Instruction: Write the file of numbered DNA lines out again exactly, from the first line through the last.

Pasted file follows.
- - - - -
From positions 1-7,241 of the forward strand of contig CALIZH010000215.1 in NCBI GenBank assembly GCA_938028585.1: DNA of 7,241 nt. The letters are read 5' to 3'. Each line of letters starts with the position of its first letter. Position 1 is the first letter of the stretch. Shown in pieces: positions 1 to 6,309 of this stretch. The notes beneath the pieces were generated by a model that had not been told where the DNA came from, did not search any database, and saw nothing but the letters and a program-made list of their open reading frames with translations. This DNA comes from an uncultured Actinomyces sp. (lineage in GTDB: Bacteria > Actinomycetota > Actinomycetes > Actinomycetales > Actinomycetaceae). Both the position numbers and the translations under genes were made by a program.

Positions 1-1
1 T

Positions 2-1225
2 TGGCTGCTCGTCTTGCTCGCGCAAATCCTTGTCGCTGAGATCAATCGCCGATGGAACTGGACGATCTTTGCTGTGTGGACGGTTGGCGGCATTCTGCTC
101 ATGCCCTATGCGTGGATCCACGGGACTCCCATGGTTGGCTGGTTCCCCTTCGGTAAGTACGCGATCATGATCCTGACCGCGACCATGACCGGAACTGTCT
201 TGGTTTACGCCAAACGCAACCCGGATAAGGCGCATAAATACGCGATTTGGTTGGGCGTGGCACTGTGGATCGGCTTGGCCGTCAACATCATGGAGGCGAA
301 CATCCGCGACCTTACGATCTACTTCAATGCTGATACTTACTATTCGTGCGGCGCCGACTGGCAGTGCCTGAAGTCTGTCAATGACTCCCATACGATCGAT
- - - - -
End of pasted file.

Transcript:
From positions 1-7,241 of the forward strand of contig CALIZH010000215.1 in NCBI GenBank assembly GCA_938028585.1: DNA of 7,241 nt. The letters are read 5' to 3'. Each line of letters starts with the position of its first letter. Position 1 is the first letter of the stretch. Shown in pieces: positions 1 to 6,309 of this stretch. The notes beneath the pieces were generated by a model that had not been told where the DNA came from, did not search any database, and saw nothing but the letters and a program-made list of their open reading frames with translations. This DNA comes from an uncultured Actinomyces sp. (lineage in GTDB: Bacteria > Actinomycetota > Actinomycetes > Actinomycetales > Actinomycetaceae). Both the position numbers and the translations under genes were made by a program.

Positions 1-1
1 T

Positions 2-1225
2 TGGCTGCTCGTCTTGCTCGCGCAAATCCTTGTCGCTGAGATCAATCGCCGATGGAACTGGACGATCTTTGCTGTGTGGACGGTTGGCGGCATTCTGCTC
101 ATGCCCTATGCGTGGATCCACGGGACTCCCATGGTTGGCTGGTTCCCCTTCGGTAAGTACGCGATCATGATCCTGACCGCGACCATGACCGGAACTGTCT
201 TGGTTTACGCCAAACGCAACCCGGATAAGGCGCATAAATACGCGATTTGGTTGGGCGTGGCACTGTGGATCGGCTTGGCCGTCAACATCATGGAGGCGAA
301 CATCCGCGACCTTACGATCTACTTCAATGCTGATACTTACTATTCGTGCGGCGCCGACTGGCAGTGCCTGAAGTCTGTCAATGACTCCCATACGATCGAT